Darpa, NIST Evaluate Military Translation Computers

Tests on new palm-sized translators this week could result in the devices being used in war zones and potentially hostile environments.

K.C. Jones, Contributor

July 24, 2007

2 Min Read

It's tough for military personnel to tell if a civilian has bad or good intentions if they don't speak the same language.

So, as several technology companies work to improve translation software, the National Institute of Standards and Technology also is doing its part. NIST announced this week that its researchers are evaluating instant two-way translation systems for the Spoken Language Communication and Translation System for Tactical Use (Transtac) at the Defense Advanced Research Projects Agency.

Darpa and NIST are focused on bidirectional translations of English and Arabic spoken in Iraq. NIST, U.S. Marines, and Iraqi Arabic speakers just completed lab and outdoor tests on prototypes in Gaithersburg, Md. The evaluations included controlled background noise from speakers, generators, garage doors, running vehicles, and radio broadcasts to mimic noise in real-world situations.

Participants acted out 10 scenarios, including conversations at traffic checkpoints and neighborhood interviews. Those testing the devices carried them in back packs and other hands-free configurations. Lab participants couldn't see their laptop screens as they recorded the conversations. Iraqis who understand English wore earphones that blocked out the English language portions and relayed the system's Arabic interpretations.

Craig Schlenoff, project leader of the NIST evaluation project, said the evaluations showed improvements to the translation systems and provide information about which technologies are most promising.

"Effective two-way translation devices would represent a major advance in field translators," he said in a prepared statement. "Although American forces in Iraq currently have the use of phrase-based translators, the devices can only translate English into pre-recorded Arabic phrases. They cannot translate Iraqi Arabic into English."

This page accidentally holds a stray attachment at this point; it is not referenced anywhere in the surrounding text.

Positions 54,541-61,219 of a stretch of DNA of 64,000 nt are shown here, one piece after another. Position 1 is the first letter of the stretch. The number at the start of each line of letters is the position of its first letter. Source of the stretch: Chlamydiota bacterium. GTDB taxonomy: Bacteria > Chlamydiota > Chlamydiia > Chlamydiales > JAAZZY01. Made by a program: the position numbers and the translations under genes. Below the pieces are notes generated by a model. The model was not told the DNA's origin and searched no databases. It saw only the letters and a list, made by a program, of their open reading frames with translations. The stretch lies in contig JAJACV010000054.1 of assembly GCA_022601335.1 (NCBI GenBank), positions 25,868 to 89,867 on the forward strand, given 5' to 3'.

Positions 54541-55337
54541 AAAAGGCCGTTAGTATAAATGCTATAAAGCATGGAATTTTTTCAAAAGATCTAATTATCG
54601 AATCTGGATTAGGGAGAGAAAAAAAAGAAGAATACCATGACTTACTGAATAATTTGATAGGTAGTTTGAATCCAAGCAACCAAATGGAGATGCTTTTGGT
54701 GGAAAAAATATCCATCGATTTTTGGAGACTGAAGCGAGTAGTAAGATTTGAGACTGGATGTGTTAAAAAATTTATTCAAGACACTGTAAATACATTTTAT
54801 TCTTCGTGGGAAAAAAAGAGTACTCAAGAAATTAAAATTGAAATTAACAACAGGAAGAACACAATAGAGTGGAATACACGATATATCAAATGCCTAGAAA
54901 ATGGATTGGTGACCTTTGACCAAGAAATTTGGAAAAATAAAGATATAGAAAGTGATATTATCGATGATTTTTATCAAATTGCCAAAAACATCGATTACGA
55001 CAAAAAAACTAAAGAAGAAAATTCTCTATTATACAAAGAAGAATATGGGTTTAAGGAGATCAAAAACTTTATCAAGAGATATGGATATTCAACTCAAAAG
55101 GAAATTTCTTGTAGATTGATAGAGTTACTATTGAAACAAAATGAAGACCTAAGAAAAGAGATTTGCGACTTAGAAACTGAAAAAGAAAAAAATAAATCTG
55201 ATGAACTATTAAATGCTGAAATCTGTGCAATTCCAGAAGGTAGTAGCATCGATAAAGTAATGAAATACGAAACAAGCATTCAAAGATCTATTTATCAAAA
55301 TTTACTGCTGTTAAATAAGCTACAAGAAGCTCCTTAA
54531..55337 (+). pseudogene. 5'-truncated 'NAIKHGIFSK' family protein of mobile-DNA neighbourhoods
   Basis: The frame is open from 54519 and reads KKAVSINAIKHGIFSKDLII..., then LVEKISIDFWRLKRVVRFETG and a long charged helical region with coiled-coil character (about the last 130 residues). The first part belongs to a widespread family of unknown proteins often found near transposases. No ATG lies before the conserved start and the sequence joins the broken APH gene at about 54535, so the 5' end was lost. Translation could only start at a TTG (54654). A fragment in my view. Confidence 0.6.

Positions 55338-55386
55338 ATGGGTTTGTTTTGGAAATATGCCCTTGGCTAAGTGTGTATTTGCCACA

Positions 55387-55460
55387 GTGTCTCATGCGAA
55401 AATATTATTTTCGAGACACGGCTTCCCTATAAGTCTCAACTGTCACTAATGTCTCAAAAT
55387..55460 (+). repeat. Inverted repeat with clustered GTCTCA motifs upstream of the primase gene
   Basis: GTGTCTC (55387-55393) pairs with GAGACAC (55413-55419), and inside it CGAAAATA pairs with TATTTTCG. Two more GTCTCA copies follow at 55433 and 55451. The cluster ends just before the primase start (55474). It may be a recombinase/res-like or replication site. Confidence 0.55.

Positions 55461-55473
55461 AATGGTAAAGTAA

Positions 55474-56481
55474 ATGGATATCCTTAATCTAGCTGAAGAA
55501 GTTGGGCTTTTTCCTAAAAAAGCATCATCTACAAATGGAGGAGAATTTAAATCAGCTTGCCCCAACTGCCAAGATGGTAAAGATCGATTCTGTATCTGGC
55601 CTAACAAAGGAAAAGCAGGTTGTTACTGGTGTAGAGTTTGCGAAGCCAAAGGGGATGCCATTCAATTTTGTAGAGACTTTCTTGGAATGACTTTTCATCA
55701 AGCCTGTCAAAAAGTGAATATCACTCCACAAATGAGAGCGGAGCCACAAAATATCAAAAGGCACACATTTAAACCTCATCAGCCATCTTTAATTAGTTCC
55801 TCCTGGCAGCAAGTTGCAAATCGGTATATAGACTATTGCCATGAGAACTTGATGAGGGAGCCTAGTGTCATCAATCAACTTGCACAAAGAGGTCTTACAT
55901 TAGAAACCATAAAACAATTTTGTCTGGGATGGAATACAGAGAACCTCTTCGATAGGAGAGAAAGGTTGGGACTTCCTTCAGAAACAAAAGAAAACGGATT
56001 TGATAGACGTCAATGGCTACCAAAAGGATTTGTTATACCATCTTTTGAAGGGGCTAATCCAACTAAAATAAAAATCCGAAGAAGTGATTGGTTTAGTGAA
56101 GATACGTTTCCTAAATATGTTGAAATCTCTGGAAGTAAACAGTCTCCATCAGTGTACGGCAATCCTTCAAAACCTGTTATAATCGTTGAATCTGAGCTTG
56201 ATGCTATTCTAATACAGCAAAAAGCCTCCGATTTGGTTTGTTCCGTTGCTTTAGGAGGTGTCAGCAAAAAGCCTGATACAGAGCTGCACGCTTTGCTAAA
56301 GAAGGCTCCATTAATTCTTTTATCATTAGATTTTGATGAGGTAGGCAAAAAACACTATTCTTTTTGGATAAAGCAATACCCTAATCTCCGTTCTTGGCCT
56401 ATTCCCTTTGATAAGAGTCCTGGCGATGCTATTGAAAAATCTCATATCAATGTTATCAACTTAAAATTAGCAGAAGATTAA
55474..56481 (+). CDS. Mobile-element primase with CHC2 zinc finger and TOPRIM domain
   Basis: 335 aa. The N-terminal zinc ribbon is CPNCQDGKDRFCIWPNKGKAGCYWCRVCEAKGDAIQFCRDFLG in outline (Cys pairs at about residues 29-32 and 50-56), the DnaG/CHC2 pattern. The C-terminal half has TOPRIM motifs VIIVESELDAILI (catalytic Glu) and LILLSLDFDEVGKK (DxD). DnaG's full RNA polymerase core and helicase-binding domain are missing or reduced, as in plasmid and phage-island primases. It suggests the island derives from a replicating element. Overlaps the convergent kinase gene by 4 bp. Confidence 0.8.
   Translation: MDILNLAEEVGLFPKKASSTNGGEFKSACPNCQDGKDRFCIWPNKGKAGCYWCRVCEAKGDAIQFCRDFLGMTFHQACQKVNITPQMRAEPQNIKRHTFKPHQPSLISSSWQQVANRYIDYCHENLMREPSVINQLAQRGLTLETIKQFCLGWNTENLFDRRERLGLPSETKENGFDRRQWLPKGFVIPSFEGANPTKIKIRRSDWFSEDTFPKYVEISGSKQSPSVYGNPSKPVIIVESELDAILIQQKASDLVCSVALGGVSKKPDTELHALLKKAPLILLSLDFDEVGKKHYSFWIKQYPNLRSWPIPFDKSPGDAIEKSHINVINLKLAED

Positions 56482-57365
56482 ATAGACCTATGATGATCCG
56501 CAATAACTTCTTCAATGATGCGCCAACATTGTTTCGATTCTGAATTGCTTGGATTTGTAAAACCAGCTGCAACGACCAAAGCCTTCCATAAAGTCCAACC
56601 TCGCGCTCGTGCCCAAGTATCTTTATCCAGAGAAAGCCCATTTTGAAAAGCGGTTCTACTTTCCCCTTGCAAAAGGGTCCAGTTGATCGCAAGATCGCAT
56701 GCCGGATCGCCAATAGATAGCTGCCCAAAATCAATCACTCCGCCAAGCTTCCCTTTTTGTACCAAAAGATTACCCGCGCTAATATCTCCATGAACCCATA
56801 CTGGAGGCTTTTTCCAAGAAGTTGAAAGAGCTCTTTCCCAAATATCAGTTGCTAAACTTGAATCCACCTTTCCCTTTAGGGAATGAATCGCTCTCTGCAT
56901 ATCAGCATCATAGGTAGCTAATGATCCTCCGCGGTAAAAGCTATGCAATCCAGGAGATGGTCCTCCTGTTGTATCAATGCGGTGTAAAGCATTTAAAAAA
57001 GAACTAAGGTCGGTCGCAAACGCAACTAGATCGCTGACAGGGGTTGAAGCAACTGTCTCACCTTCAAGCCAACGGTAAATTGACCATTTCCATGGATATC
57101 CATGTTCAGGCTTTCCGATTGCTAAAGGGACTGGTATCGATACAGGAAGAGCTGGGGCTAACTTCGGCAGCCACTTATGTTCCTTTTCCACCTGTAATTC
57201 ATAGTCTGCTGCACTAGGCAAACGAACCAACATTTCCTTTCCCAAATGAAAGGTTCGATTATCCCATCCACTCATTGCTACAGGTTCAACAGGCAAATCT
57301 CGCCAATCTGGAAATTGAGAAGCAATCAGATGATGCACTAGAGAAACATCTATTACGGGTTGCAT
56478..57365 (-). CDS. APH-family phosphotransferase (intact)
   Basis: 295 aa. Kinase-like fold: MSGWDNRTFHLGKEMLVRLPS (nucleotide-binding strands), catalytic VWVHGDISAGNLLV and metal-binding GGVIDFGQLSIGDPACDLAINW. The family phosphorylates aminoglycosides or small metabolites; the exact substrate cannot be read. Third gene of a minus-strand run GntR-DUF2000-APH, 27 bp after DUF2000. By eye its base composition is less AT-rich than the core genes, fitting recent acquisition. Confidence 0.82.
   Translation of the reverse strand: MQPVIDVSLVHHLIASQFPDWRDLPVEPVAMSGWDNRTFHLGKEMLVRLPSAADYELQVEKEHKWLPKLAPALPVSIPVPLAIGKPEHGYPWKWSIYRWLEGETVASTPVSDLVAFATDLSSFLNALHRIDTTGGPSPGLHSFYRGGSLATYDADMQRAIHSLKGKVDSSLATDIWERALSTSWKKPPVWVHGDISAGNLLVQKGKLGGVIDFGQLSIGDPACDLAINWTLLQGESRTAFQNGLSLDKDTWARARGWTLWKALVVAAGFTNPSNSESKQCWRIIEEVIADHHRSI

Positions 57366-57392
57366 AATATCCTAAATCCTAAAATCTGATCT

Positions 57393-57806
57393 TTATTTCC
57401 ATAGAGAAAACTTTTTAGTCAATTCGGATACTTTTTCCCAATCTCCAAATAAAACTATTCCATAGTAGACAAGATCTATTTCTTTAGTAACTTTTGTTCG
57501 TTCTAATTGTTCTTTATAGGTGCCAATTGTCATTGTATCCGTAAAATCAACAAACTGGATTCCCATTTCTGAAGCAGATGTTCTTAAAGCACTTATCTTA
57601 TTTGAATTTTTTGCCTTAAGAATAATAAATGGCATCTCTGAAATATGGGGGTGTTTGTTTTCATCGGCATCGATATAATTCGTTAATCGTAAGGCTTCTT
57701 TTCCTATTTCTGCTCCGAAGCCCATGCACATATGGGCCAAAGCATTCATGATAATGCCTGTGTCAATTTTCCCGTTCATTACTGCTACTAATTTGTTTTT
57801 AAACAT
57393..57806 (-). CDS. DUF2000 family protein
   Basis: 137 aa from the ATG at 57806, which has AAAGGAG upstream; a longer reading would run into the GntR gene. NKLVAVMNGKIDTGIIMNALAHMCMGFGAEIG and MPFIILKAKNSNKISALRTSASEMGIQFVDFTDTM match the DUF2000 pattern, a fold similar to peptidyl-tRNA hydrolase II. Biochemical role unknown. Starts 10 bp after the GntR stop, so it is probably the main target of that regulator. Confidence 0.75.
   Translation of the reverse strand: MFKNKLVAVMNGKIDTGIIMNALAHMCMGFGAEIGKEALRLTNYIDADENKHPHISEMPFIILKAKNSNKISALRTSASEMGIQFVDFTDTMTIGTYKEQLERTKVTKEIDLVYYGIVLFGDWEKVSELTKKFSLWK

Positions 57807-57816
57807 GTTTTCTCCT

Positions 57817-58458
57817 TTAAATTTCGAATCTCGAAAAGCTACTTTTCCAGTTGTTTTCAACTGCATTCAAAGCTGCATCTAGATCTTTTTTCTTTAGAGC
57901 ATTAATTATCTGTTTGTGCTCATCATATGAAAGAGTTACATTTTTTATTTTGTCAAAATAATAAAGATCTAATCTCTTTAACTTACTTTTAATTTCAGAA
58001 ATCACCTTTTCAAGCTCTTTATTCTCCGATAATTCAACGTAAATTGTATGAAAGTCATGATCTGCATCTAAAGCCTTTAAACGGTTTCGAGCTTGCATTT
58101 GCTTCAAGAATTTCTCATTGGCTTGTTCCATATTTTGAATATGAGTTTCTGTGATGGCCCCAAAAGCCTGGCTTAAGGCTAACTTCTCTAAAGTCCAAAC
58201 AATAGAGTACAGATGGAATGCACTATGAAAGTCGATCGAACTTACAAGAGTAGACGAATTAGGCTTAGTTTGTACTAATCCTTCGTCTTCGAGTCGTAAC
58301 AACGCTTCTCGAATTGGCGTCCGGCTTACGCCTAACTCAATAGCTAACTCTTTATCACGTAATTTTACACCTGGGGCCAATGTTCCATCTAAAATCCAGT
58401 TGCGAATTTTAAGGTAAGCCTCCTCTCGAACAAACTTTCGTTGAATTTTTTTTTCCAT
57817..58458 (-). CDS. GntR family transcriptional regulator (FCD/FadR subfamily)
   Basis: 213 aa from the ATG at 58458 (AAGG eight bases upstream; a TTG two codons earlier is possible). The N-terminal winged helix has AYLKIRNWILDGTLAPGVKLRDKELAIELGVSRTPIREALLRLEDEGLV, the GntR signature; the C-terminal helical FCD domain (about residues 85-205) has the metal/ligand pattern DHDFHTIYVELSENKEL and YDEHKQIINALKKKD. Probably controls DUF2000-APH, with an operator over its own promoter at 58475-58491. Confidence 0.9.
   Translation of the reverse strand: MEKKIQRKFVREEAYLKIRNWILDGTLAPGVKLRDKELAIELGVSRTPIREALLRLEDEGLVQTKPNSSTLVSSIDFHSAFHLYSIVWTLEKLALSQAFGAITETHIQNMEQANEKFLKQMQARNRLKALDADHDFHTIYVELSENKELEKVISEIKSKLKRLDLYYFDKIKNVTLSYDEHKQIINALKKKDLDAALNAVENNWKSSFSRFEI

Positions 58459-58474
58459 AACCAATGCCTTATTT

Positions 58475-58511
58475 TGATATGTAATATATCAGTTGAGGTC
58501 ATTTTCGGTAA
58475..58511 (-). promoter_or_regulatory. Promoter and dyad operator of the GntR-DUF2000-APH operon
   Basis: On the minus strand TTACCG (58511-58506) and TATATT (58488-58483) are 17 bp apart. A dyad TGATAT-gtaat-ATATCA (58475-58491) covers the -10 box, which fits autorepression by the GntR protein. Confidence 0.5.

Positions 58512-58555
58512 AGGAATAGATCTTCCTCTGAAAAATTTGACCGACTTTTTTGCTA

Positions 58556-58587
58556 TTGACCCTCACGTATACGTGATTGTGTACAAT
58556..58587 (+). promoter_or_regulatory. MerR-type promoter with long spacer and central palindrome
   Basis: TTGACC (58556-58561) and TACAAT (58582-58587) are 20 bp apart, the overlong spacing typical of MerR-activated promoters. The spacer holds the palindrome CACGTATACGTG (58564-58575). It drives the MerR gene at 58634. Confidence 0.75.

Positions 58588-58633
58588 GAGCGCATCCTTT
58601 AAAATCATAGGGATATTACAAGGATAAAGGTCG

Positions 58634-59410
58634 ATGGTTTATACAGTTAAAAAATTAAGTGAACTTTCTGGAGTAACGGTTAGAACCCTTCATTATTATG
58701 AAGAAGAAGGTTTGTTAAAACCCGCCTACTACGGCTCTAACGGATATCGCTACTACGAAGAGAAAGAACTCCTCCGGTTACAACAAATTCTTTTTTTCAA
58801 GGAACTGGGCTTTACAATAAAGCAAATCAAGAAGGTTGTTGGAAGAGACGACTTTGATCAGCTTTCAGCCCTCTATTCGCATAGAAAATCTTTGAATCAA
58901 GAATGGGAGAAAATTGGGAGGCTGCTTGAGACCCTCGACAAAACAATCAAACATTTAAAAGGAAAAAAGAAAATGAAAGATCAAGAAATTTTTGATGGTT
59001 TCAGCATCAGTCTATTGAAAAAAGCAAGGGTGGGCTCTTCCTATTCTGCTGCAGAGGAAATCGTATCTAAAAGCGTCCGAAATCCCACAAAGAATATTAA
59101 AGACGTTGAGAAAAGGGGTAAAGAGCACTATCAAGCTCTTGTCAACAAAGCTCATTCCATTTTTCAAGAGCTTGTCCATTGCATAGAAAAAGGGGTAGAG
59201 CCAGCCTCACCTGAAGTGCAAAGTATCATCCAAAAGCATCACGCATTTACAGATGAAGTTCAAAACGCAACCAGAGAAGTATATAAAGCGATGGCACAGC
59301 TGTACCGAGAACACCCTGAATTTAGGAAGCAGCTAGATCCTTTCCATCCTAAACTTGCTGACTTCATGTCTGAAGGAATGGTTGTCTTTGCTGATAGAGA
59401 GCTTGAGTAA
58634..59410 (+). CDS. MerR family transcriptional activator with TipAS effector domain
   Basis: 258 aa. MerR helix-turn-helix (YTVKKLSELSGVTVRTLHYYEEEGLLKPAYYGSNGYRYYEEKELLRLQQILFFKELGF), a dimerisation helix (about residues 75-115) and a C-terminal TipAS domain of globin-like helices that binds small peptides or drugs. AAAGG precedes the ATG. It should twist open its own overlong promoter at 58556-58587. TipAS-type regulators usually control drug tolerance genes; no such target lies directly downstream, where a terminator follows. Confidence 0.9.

Darpa hopes to eventually provide American forces with palm-sized translators for increased convenience, ease, and safety in war zones and potentially hostile environments. Darpa also wants to position itself to develop automatic translator systems within 90 days of receiving a request for that language.

As part of Transtac, IBM has created bidirectional translation systems called Multilingual Automatic Speech-to-Speech Translator software in rugged compact boxes -- the size of a few composition notebooks stacked on top of each other -- for communications between military personnel and citizens in Iraq. The company announced the deployment of 35 Mastor laptops to the Army Medical Department, the U.S. Special Operations Command, and the Marines for testing and training last year.

Scientists have worked with engineers, manufacturing, and military experts at IBM's T.J. Watson Research Center since 2001 to combine automatic speech recognition, natural language understanding, and speech synthesis for a system that can overcome speech recognition errors and grammatically incorrect phrases common in conversations. Mastor's vocabulary exceeds 50,000 English words and 100,000 in Iraqi Arabic.

IBM is eyeing public and private sector market opportunities for language translation in several fields, including aerospace and defense, medicine, law enforcement, banking, travel, and government customer service.

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